Thursday, 8 July 2010

Isle of Islay 27/06/2010

27/06/2010, Aros Bay to An Cladach.

I was wakened, by a Cuckoo calling from the hillside near the campsite. The heat was already building up in the tent. The morning was glorious: blue skies, blue seas and a light warm breeze and Terns dived and chattered in the bay. A good start to the day. Breakfast was eaten and then it was time to depart from Aros Bay.The kayaks were launch from the bank into the river that flows as short distance to the bay and walked down to our departure site.

We stopped for a final view of the bay.

Jim checks the map one more time before heading onto the water

Cliodhna and Sumarlidi II ready for the day ahead.

The weather was perfect for leisurely paddling: we had a following tidal flow and breeze.

Jim, the old sea dog demonstrates his internal compass!!! That’s the way to the Bothy at Proaig, isn’t it ?

Pushed along with the tide it did not take use long to reach Proaig Bothy were we would explore. Although the Bothy has a solid roof on it, eternally it is neglected and had pigeon/bird droppings in it. However, it could be a safe haven if the weather blows up or in emergencies and there are adequate camping sites in the walled garden near the Bothy Proaig Bothy and the old disused sheep dip pit.

We noted our names in the visitor book and left to head further up the Sound.

The flow increased as we rounded Mc Arthur’s Head and the lighthouse. This area is where the Sound begins to narrow and we increased our pace as we headed up the Sound.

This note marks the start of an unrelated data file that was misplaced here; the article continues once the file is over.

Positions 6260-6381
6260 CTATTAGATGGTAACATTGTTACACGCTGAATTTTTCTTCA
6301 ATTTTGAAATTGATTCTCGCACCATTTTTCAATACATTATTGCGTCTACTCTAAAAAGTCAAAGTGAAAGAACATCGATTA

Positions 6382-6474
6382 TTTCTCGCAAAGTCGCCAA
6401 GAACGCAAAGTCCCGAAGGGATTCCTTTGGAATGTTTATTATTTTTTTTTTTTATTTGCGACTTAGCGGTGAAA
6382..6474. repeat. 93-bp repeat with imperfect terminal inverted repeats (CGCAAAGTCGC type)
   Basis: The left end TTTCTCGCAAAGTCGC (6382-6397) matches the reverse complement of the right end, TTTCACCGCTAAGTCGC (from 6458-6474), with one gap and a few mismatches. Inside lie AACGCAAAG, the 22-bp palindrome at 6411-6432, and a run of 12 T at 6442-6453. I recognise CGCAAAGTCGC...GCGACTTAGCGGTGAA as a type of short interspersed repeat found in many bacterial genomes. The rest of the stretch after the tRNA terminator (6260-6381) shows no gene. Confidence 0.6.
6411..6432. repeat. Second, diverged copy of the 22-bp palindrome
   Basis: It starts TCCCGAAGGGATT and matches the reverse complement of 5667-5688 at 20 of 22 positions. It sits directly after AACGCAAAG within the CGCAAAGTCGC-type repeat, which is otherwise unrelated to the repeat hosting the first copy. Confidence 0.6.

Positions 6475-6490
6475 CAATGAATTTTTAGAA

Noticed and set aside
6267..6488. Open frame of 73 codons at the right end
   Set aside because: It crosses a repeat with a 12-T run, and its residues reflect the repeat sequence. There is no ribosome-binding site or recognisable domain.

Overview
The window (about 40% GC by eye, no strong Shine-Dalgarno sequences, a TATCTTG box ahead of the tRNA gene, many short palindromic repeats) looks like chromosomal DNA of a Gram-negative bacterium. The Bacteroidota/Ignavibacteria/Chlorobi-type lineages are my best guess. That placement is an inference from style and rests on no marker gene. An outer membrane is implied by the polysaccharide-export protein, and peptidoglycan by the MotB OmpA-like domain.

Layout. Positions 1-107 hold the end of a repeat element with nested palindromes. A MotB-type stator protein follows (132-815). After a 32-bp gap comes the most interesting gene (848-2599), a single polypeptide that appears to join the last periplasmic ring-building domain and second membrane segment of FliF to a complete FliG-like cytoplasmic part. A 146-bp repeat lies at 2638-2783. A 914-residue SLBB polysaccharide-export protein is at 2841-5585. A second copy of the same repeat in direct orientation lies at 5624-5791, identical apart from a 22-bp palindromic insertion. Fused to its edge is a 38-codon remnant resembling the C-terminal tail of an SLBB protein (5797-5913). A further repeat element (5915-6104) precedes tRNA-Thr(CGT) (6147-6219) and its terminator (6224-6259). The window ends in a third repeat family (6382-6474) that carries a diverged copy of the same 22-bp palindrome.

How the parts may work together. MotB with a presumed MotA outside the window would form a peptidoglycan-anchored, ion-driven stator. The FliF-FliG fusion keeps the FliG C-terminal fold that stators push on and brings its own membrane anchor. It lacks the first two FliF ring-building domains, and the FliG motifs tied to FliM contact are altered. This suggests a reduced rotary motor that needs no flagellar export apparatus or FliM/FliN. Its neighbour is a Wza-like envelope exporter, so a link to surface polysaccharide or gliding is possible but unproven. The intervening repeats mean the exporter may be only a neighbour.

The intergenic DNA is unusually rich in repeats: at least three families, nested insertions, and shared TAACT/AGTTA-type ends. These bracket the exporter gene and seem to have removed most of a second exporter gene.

We also wanted to explore the Bothy at An Cladach before moving further up the Sound past Port Askaig towards Rubh’a ‘Mhail at the North tip of the Sound with the view of camping at Bagh an Da Dhoruis beach. However, our plans were torn up as we reached the destination. The Bothy and the environment cast it’s magical spell on us; or should that be me. I might not have an opportunity to stay here again. Yes, the tidal flow was heading through the 3 and 4 hour. Jim could see that I was smitten by the Bothy and the surrounding. The decision was made to stay the night.

Hopefully the picture will display the magic that the Bothy and the surrounding environment emanates.

It was a wonderful night: the smell of wood and peat from the glowing fire, the call of the Northern Divers, the stillness and good company. The Chadwick family have left a wonderful legacy to their son Mike Chadwick that we can share in and appreciate and celebrate his life. Thank you.

Other instalments will follow


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